AFL-CIO President Richard Trumka on Thursday called on President Obama to take “bold” action with executive orders to ease immigration laws, including stopping deportations for most of America’s roughly 11 million illegal aliens.
But the labor leader expressed some doubts that Mr. Obama would do enough.
“He is going to do something. I hope it’s bold enough to be worthwhile,” Mr. Trumka said at a breakfast meeting with reporters in Washington hosted by the Christian Science Monitor.
Mr. Obama is expected to soon announce executive actions to limit deportations. He promised to act before the end of the summer after the effort for comprehensive immigration reform stalled in Congress.
Mr. Trumka urged Mr. Obama to grant legal status to all undocumented residents who would be eligible for a 13-year path to citizenship included in a Senate immigration reform bill that passed this year, which would cover most of American’s illegal alien population.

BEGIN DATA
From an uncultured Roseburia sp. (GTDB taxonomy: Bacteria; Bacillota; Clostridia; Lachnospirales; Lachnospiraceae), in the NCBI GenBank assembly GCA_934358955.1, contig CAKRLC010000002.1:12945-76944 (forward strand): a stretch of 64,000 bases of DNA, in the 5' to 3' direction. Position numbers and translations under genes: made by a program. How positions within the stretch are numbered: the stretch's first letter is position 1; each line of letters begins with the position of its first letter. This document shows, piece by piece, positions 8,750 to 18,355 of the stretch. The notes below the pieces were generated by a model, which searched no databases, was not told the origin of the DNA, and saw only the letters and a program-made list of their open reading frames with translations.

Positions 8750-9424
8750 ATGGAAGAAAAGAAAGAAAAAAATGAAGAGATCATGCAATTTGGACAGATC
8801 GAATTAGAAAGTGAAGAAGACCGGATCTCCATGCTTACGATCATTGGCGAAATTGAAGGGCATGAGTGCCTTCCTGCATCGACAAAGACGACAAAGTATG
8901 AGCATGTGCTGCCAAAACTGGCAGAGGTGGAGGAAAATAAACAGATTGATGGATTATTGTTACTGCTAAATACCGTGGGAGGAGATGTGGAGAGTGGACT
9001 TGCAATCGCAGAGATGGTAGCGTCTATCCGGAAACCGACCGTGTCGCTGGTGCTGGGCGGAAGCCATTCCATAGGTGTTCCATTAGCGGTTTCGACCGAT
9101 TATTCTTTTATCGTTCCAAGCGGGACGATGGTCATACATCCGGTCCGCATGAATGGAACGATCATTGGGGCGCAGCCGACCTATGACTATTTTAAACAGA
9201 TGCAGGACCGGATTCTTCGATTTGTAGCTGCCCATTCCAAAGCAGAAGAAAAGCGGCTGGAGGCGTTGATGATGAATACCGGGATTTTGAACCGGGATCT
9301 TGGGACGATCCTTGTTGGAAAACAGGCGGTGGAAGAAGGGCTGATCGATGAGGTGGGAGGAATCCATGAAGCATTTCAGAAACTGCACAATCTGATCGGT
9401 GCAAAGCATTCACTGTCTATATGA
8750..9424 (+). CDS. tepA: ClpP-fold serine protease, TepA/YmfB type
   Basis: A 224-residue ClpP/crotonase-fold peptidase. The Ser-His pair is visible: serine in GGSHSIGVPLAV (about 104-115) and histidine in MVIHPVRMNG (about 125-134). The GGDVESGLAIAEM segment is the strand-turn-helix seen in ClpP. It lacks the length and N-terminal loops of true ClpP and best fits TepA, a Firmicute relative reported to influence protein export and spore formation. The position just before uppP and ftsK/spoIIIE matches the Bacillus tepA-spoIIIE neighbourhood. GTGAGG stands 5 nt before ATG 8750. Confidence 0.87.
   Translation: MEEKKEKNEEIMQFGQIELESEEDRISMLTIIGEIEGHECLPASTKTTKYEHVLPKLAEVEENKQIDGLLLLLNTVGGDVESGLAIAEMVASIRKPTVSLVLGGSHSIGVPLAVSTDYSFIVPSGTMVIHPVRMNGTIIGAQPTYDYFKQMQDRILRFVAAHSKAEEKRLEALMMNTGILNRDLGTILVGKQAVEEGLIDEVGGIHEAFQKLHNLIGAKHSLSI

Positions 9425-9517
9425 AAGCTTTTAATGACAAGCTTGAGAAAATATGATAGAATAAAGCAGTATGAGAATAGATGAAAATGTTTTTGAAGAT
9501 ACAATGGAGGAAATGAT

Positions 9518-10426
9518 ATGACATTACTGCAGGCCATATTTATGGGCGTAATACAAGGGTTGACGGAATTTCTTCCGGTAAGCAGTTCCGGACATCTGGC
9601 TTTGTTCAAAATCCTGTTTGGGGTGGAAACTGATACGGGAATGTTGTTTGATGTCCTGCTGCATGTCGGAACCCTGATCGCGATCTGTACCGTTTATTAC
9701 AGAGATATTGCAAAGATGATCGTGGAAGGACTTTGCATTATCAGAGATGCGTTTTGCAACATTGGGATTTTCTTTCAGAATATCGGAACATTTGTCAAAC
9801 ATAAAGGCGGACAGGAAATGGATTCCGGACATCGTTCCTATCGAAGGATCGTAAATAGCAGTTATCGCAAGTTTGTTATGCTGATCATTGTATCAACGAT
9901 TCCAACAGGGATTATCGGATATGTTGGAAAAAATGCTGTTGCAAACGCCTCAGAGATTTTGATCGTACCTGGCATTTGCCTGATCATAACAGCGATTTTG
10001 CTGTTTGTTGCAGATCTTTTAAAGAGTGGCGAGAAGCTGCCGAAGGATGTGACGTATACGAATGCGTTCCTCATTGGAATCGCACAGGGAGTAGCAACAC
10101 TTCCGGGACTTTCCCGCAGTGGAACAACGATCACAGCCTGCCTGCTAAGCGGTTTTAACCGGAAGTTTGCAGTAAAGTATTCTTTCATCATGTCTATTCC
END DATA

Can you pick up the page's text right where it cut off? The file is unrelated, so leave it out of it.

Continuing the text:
“Everybody who could become a citizen under the Senate bill should be exempted [from deportation] right now,” Mr. Trumka said.
The Senate bill stalled in the GOP-run House, where the immigration reform effort faces stiff resistance from Republican lawmakers that oppose “amnesty” for illegal immigrants or don’t trust the White House will secure the border.
Mr. Trumka warned that if Mr. Obama used his executive authority to only nibble at the edges of U.S. immigration laws, stopping short of suspending deportations for most undocumented residents, it would still energize the president’s conservative foes while undermining support from his liberal and Hispanic allies.
Conservatives will go “bonkers” regardless of the extent of the executive orders, he said, but bold action will “energize” the left and help elect more Democrats in the midterm elections.
Mr. Trumka dismissed concerns that if Mr. Obama acts too aggressively on immigration it could hurt vulnerable Senate Democrats, potentially helping Republicans who are poised to win majority control of the upper chamber this year.
“There may be some areas where it is not as successful as others, but overall I think it’s a plus,” he said.